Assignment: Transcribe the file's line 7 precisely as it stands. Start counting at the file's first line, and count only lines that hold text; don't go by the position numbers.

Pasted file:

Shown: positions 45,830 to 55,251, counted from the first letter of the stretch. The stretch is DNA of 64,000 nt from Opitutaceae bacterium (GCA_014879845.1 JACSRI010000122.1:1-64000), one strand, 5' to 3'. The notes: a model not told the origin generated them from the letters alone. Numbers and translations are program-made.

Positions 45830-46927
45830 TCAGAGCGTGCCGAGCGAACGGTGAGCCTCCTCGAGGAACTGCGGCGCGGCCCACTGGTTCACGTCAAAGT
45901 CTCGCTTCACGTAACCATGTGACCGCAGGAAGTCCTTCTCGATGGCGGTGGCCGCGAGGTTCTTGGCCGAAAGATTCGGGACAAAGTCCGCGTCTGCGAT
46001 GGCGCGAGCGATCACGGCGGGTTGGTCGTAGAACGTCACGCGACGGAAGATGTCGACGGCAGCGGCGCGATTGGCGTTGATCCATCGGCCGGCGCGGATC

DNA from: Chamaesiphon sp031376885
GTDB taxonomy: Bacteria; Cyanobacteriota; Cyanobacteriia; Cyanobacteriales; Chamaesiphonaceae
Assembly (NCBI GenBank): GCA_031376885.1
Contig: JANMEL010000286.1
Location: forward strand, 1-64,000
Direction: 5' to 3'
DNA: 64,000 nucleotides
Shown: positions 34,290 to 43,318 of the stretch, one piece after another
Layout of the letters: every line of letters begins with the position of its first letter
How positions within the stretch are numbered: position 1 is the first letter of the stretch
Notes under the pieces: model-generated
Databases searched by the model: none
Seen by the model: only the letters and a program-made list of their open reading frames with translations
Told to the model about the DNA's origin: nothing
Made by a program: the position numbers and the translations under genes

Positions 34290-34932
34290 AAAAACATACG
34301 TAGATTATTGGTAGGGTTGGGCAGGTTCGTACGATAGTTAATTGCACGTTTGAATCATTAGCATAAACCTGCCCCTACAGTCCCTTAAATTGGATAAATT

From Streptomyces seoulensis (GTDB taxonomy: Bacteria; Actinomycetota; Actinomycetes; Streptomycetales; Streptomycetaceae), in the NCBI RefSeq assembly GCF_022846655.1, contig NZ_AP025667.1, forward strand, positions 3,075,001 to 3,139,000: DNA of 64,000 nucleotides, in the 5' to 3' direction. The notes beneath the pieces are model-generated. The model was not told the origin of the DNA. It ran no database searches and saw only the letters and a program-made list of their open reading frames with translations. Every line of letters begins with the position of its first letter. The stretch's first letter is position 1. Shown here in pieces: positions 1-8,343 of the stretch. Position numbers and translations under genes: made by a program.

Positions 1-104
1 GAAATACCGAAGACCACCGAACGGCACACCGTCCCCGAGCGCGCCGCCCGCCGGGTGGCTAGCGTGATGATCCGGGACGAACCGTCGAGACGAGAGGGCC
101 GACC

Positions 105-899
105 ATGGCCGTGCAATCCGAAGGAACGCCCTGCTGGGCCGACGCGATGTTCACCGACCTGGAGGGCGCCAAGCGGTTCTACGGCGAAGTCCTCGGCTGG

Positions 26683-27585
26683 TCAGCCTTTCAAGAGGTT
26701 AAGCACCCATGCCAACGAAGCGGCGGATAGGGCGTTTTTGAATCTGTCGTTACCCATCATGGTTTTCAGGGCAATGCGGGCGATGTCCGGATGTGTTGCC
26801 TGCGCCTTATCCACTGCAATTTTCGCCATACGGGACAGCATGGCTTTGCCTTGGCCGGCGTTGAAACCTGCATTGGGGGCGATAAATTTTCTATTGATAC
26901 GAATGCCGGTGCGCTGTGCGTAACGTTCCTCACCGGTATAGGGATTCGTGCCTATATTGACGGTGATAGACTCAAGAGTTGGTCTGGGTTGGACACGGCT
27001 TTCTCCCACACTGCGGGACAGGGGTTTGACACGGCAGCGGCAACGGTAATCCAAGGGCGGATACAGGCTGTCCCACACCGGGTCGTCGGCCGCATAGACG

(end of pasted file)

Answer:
GTDB taxonomy: Bacteria; Cyanobacteriota; Cyanobacteriia; Cyanobacteriales; Chamaesiphonaceae